News & Articles

Welcome to The Motherf**ker with the Hat

by Steppenwolf Artistic Director Martha Lavey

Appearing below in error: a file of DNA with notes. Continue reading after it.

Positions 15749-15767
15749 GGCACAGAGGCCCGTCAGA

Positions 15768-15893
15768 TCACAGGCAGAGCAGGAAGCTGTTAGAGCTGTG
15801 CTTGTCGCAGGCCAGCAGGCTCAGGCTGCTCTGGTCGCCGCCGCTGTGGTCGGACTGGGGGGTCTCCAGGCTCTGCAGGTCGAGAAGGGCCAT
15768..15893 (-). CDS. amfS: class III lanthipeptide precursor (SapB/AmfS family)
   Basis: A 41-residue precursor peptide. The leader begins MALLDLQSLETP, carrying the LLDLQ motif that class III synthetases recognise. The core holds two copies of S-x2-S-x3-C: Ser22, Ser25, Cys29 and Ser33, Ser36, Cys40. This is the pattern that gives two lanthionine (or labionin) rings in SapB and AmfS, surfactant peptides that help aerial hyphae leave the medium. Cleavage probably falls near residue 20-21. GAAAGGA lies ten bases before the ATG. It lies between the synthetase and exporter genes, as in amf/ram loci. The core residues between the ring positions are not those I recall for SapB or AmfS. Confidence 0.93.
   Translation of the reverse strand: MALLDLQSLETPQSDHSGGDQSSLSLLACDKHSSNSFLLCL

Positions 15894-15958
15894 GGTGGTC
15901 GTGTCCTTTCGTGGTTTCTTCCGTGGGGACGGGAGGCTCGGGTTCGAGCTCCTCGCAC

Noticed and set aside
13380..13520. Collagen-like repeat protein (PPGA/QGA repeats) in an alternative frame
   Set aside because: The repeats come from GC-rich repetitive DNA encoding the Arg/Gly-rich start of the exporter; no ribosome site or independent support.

Okay, the name of the play is The Motherf**ker with the Hat. It's a bold introduction to the discourse of the play. One, incidentally, that is fulfilled. There's a lot of swearing in the play. Stephen has created characters whose mode of expression is both energized and bound by a profusion of profanity. Why? Why are we being invited into a world whose vocabulary is so deeply offensive to many audience members? What does the profanity do to us? We are being invited into a world by the playwright with the hope that we will empathize with the people in that world. Why then does Stephen so boldly invoke profanity, knowing that it may create a barrier to the very lives we are being asked to understand and love? My experience of the play, garnered initially from seeing the Broadway production that our ensemble member Anna D. Shapiro directed, and subsequently from multiple readings of the text, is that the language of the play does two things. First, it announces itself: it suggests a world that is not my own. The people in the play do not, unlike the majority of the people in the audience, have educational, economic or cultural privilege. And second, the language becomes incidental to the complex people in the play with whom I end up falling in love. I think what Stephen is up to in the play is that he is creating people who may seem different from the ones sitting next to us in the theater but who become, over the course of the play, deeply human, deeply familiar and deeply sympathetic. And the canny wisdom in that method is that we are able to recognize that the fundamental questions we all negotiate—most especially, our responsibility in love and the ethics of our relationships: how we carry ourselves in the world—are not exclusive to those of us with cultural capital. The language issues a challenge to our empathy: can we take seriously the humanity and complexity of people who are different from us? Can we, even, have our eyes opened to the deepest ethical questions of our lives by listening to people we may be tempted to dismiss? I believe Stephen Adly Guirgis is a reliable guide to this empathy journey. He is deliberate in his use of language (Anna can report that in that initial production of the play, Stephen carefully parsed the use of profanity—excising a swear word here, nuancing the musical resonances of repeated profanity there) and intentional in the effects of each character dialogue exchange. Stephen lives authentically in both of the worlds he is balancing here. He is an accomplished theater artist and knows the contours of that world and social status. He is also conversant in the polyphany of a multi-cultural, mixed-income urban world. And the play is funny! And surprising. The language is musical and poetic and deeply passionate. The people are complex, their minds incisive, their confrontation with themselves and each other is essential and raw. Addiction is a big theme in the play. Yes, the addiction to alcohol and drugs. But I think the play opens on to the question of addiction in a much broader way. If addiction is, fundamentally, the habits that we adopt to keep ourselves from feeling, to keep ourselves from confronting the pain we are covering, to keep ourselves from taking responsibility for our own lives, the play has an enormous amount to teach us about how we each walk through the world. Money and its comforts can be that addiction, as can love, as can the friendships that protect us from knowing what it is to stand alone and choose the direction of our lives. Toward the end of the play, Ralph D. says to Jackie: "Jackie, let me tell you this one true thing and we could go our separate ways, and I'm gonna be conservative about this right here: Anybody you meet before the age of, say 25? That's your friend. Anybody after that? That's just an associate. Someone to pass the time. Someone who meets maybe one or two specific needs. But friend? Shit. Friends are at the playground. If that sounds tough, that's because it is. It's called the real world." If there is a single animating idea in the play, it may be the invocation to stop fooling ourselves. The play gives us the opportunity to witness folks who are, in one way or another, keeping themselves from the truth. And being forced, in the end, to confront it. It gives us, as the theater audience, an opportunity to feel, initially, that these people are different from us. That our relative privilege can protect us from the struggles these characters face. Perhaps the learning of the play is: stop fooling yourself. None of us can buy or con or ignore our way out of our responsibility to live a stand-up life. As Ralph D. would say, it's called the real world.